My friend, Dale Getto, has asked me to reach out to you.  She’s asking for our help.  If you don’t know Dale, throughout her lifetime she has been active in causes related to social justice.  For example, she worked to ensure that human rights for the LGBT community were legitimized and protected.  Dale has also been on the ground electing people to office sympathetic to her values, often contrary to the “majority.”  On Tuesday, September 9th, she is running as a Judicial Delegate in this year’s Democratic Primary.

Judicial Delegates?  From here:

Judicial Delegates are elected during the same time as other political positions.  Unlike the other political positions, each political party elects judicial delegates.  The main responsibility of judicial delegates is to attend a convention where they elect individuals to the New York State Supreme Court.  This is an unpaid job, but requires little time, and is a great public service opportunity.  It also gives newcomers the opportunity to learn more about petitioning and the political process.  Judicial Delegates are unpaid elected officials who serve a two year term.

Did you know that delegates are typically handpicked by party leaders to vote for the party chair’s candidate of choice?  Dale is running, along with a slate of other citizens against this status quo, because she believes that voters should have a voice in choosing our next Supreme Court Judge and because she believes, as do I, that the people we elect to serve our communities should be more representative of those communities.  She is also running because of the glaring lack of diversity in our Judicial District – all of our three sitting Supreme Court trial judges are white men.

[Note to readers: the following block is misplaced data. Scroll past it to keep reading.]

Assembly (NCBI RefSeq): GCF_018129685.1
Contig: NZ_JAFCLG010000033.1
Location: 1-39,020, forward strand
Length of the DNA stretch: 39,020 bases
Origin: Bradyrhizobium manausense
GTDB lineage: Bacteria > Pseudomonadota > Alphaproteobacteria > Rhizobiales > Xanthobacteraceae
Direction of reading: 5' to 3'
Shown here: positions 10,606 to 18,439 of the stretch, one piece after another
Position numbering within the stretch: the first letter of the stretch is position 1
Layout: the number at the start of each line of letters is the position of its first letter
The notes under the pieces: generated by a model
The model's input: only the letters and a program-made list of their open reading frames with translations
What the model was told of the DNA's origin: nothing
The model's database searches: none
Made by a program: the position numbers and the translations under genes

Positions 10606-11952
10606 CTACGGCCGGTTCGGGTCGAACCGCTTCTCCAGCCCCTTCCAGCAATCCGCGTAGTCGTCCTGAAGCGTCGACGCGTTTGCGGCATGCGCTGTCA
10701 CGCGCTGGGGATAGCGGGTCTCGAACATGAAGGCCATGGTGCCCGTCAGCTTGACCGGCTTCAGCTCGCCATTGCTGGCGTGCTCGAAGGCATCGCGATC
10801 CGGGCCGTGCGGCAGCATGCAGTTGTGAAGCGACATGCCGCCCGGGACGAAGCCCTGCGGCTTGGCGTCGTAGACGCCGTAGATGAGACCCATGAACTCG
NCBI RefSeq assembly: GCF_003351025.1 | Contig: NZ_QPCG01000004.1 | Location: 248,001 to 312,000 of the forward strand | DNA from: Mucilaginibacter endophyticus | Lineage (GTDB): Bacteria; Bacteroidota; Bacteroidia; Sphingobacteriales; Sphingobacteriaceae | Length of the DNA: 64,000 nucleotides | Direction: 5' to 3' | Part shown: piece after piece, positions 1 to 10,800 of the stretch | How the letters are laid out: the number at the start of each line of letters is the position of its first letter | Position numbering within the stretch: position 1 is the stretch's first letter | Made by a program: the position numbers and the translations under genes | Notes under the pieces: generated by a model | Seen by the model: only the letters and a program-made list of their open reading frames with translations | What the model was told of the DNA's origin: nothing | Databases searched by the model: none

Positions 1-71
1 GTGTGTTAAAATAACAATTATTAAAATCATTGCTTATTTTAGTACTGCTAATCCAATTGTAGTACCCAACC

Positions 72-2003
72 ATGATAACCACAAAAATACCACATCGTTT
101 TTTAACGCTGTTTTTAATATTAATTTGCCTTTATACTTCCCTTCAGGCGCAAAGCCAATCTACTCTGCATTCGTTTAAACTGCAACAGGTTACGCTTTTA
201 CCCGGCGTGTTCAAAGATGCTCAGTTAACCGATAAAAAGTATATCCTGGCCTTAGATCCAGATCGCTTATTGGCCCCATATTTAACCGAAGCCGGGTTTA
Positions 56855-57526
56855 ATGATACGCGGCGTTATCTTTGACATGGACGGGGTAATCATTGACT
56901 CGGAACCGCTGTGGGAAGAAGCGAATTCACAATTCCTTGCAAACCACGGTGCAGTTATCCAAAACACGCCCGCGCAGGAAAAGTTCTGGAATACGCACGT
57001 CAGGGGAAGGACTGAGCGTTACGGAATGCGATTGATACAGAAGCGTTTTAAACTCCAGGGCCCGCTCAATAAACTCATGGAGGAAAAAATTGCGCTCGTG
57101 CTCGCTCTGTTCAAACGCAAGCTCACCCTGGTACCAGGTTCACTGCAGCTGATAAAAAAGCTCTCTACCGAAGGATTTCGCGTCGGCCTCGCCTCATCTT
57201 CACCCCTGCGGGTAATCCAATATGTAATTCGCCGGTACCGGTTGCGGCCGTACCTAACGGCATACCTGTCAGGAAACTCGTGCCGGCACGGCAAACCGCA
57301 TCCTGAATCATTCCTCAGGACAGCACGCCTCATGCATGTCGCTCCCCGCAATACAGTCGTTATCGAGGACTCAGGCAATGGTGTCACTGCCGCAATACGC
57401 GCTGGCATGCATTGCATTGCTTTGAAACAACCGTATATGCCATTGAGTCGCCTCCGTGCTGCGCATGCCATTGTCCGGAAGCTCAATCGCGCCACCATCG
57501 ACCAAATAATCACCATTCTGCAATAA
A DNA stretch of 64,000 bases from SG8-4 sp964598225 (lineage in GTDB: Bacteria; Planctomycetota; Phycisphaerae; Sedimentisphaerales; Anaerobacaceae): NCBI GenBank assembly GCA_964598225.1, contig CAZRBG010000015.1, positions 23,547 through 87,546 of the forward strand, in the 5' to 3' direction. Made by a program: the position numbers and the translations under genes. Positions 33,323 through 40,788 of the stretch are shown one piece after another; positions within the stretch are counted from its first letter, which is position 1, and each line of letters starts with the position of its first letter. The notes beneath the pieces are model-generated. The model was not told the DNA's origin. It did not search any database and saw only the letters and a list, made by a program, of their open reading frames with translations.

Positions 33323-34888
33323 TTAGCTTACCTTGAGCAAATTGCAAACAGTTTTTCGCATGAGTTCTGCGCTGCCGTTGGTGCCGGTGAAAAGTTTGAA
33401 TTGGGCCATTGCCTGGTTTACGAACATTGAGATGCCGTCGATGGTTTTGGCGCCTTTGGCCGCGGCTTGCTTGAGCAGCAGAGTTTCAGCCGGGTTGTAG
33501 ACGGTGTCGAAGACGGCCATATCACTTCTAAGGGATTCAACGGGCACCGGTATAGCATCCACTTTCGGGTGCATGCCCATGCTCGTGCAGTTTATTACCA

There are currently no women or persons of color serving  as Supreme Court justices in our 3rd Judicial district.  That’s because the white male leadership in our Albany County Democratic Party has only once nominated a woman for Supreme Court – one time in the history of our courts – and that was in 2001!  You and I have a chance to change that in the Democratic Primary on Tuesday, September 9th.

It is 2014, and there were many opportunities for the party to make sure the bench reflects the citizenry of Albany County.  To that end, when Dale, along with the slate of delegates listed below win their seat, they will be supporting the candidacy of Judge Margaret Walsh.

Judge Walsh has the experience and qualifications to be an effective Supreme Court Judge.  She has been an Albany County Family Court Judge for almost 10 years and for more than five years has been an acting Supreme Court Justice: the court system has deemed her fit to handle Supreme Court cases.  Why shouldn’t we?